The NHS urgent mental health helplines provide 24-hour advice and support for anyone living in England. You can find a helpline number using the NHS website.
If you feel you or someone else is at risk of serious harm or injury, please call 999.
The Mental Health Foundation aims to help people understand, protect and maintain their mental health. The offer community and peer programmes, undertake research, give advice to people affected by mental health conditions and campaign for change.
Mind provides advice and support to empower anyone experiencing a mental health problem. They also campaign to improve services, raise awareness and promote understanding. They run an Infoline, a Legal Line and produce publications about a wide range of mental health issues.
Across the UK, Mind have a network of independent local Minds that are run by local people, for local people. They provide support like advocacy, counselling, housing advice and more.
Rethink Mental Illness offer a network of 140 local groups and services and they offer expert information via their website. They also campaign to make sure everyone affected by severe mental illness has a good quality of life.
Samaritans offer a 24-hour helpline that anyone can contact if they are struggling with their mental health. You can call them any time, 365 days a year, on 116 123 for free. Samaritans also accept email enquiries, letters and have a self-help app on their website.
SANE provides emotional support, guidance and information to anyone affected by mental illness, including families, friends and carers.
You can read our Choices booklet about MS and mental health online today or order a printed copy.
Saturday 10 October 2020 is World Mental Health Day. Here at MS-UK we are reflecting on the findings of our Loneliness and Isolation Report, hoping to bring these important issues into the light.
We are also sharing mental health resources live throughout the day on our Facebook page (join us on Facebook between 10am - 3pm).
There are a number of health professionals who can help to support you if you are experiencing mental health issues.
This is often a good starting point if you are feeling anxious, having trouble sleeping or beginning to worry about your mental wellbeing. It can be difficult to start this conversation but your GP will be able to offer advice and refer you on to mental health services if they feel it is needed. Your GP may mention the IAPT programme, which stands for 'Improving Access to Psychological Therapies. You can find out more about IAPT on the NHS website.
MS nurses are familiar with multiple sclerosis (MS) in a way that means they can spot signs of low mood or depression, sometimes before you notice them yourself. Talk to your MS nurse if you have any worries and they will be able to signpost you or refer you on to other support.
Counsellors do not offer advice and will not tell you what to do but can help you to talk about your experiences to make it easier to find a way forward. MS is an unpredictable condition and learning to live with this uncertainty can be challenging. Counsellors can help you to explore how MS may be affecting your wellbeing and how you are adapting emotionally.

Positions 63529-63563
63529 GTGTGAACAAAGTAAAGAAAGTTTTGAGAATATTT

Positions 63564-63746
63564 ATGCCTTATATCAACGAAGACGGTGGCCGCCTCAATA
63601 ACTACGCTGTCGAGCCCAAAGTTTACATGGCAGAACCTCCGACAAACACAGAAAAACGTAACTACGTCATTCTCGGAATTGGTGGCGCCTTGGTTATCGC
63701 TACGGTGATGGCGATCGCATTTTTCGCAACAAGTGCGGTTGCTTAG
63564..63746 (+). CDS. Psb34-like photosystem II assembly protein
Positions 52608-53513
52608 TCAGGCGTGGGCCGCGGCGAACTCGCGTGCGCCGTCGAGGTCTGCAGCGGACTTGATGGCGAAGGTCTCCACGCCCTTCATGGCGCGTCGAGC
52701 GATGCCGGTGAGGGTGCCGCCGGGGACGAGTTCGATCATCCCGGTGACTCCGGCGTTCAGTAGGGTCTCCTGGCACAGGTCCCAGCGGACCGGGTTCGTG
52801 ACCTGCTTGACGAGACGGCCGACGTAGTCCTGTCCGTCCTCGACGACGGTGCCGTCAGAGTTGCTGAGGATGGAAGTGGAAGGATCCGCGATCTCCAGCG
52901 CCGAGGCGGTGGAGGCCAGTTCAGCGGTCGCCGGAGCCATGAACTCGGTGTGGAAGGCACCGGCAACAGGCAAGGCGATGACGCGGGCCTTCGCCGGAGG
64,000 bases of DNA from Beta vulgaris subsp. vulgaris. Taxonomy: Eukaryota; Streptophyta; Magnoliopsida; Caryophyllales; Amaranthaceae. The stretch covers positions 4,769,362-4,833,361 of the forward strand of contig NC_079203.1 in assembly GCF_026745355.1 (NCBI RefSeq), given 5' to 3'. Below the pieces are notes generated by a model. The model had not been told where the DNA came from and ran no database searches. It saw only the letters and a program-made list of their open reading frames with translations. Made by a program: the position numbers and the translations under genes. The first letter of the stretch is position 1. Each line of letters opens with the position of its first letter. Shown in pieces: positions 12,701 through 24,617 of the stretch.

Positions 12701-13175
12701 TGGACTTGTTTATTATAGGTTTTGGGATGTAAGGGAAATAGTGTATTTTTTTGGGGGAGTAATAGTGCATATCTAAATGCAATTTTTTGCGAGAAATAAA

MS-UK Counselling is a telephone service that is available to anyone with a diagnosis of MS. You can register online for MS-UK Counselling or ask a health professional to refer you. If you would like to try face-to-face counselling, check if your local MS Therapy Centre or local MS Society group offers this. You can also search for a therapist through the BACP website.
You can read our Choices booklet about MS and mental health online today or order a printed copy.
Mobile phone or tablet apps can be really useful for supporting your mental wellbeing, so this World Mental Health Day we take a look at what is available in the app store at the moment.
At MS-UK, we believe in offering people affected by multiple sclerosis (MS) as much information as possible, so you can make your own informed choices. That's why we have listed as many apps as possible, but which ones you try out are up to you. Where we can, we have also included links to the app websites.
You can download any of these apps via Google Play or the apple store straight to your smartphone or tablet.
This app helps people manage their emotions and get a restful nights sleep. It gives options to subscribe for personalised mindfulness meditations as well. The idea behind the app is to find strength and rest through using Aura when you feel stressed or anxious. Visit the Aura website.
This app is all about managing your breathing to reduce stress. It features instructions and practice exercises to help users learn the stress management skill called 'diaphragmatic breathing'.
This is a free app that helps you manage feelings of anxiety and depression by turning negative thoughts into positive ones.
Another free app, Chill Panda measures your heart rate and suggests tasks to suit your state of mind. Visit the Chill Panda website.
This app is all about developing a mindful approach. It includes guided exercises, videos and meditation. Find out more on the Headspace website.